By Robert Whetstone
Brooke Army Medical Center Public Affairs

U.S. AIR FORCE ACADEMY, Colo. - After nine days of intense competition at the 2018 Department of Defense Warrior Games, athletes came together for one final event; the closing ceremony, June 9, 2018, inside the Holaday Athletic Center, at the U.S. Air Force Academy.

Approximately 300 athletes representing teams from the Army, Marine Corps, Navy, Air Force, Special Operations Command, United Kingdom Armed Forces, Canadian Armed Forces, and the Australian Defence Force competed in archery, cycling, track, field, shooting, sitting volleyball, swimming, wheelchair basketball, powerlifting and indoor rowing.

U.S. Air Force Vice Chief Of Staff Gen. Stephen Wilson praised not only the athletes but family, caregivers, and coaches for being the hidden heroes. The success of the games was not which team won the most medals, but the impact they make on participants and spectators, year in and year out.

"You ae the spirit of these games," said actor/comedian Jon Stewart. "You make me want to be a better person." The Air Force presented Stewart a signed banner with all the athletes' names signed across the canvas. Stewart thanked them for giving him something he could get through the airport. "It's one of the great honors of my life to be able to share some time with you all and to have you warmly welcome me," he said.

At the end of Warrior Games, it has become customary to identify and award the individual athlete deemed the "Ultimate Champion." To earn the Ultimate Champion title, athletes compete in their respective functional classifications in eight sporting events. Each service branch is allotted two slots. Ultimate Champion athletes earn points based on their individual results in the events. The Ultimate Champion is the athlete who earned the most points in the eight sporting events.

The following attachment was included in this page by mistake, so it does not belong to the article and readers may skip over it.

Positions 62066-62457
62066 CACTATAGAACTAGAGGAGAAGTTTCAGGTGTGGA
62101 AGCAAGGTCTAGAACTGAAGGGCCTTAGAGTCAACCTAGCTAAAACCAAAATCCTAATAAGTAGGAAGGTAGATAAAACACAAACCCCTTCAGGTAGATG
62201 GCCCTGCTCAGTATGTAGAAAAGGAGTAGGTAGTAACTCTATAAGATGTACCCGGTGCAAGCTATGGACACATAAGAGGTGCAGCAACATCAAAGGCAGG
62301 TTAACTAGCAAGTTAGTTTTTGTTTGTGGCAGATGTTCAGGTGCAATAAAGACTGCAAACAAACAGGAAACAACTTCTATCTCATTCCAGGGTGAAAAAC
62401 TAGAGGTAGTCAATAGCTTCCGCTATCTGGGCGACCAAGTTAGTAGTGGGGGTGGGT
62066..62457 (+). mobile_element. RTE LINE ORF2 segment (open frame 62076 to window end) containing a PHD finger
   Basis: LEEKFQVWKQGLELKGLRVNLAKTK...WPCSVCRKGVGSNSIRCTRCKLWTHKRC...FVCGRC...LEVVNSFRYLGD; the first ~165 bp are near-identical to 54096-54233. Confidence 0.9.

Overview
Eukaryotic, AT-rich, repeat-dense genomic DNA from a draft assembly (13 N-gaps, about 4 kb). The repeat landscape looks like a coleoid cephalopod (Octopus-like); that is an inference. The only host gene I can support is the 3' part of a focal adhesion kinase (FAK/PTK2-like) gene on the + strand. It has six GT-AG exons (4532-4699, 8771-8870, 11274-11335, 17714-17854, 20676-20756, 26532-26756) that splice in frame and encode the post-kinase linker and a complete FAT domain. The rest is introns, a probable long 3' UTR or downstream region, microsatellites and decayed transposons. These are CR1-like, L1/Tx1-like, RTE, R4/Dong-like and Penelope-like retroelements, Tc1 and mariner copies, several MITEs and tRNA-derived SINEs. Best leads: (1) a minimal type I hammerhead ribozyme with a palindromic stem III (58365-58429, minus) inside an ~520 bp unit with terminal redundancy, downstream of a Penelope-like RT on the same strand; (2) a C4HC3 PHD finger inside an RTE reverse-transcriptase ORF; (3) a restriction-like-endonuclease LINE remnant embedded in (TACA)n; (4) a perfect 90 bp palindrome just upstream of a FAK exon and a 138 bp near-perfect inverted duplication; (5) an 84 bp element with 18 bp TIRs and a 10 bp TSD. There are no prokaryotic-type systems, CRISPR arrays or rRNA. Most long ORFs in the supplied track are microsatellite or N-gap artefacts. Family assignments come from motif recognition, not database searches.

U.S. Army Staff Sgt. Ross Alewine took first place, squeezing by U.S. Air Force Senior Airman Rafael Morfinencisco by just four points. "It feels amazing but I just want to say I couldn't have done it without the support of my kids, my family, my friends and especially my coaches and the support from Team Army," said Alewine. "I've worked very hard. I put in a lot of time and effort and it paid off tonight." U.S. Army Staff Sgt. Altermese Kendrick placed third.

Every team has that one person who inspires and motivates their teammates to be their best. Warrior Games bestows an honor to that individual and calls it the Heart of the Team award. It is awarded to one member on each team who best exemplified character, integrity and sportsmanship. Each team chooses who receives the award.

For the U.S. Army, the Heart of the Team award was given to Spc. Brent Garlic "This is completely surprising," said a shocked Garlic. "These are my people. I've got no words. It's awesome. I love it!"

On June 10, athletes, family members and staff will make an exodus back to their homes and their 'day jobs.' There will be hugs and tears in front of hotels and at airport gates. Many will find themselves on the same flight back to their home state, enhancing their kinship in the brotherhood called U.S. Service Member.

Phone numbers and social media contact information will be shared. The cheering didn't cease at the closing was just the beginning. New goals will be set, and undoubtedly achieved by the men and women who gave and continue to give so much to the nation. One of those goals may be a return trip to Warrior Games next year.

The U.S. Special Operations Command (SOCOM) will host the 2019 Department of Defense (D0D) Warrior Games June 22-30 in Tampa, Fla.

For more information about Warrior Games and the results of the event go to: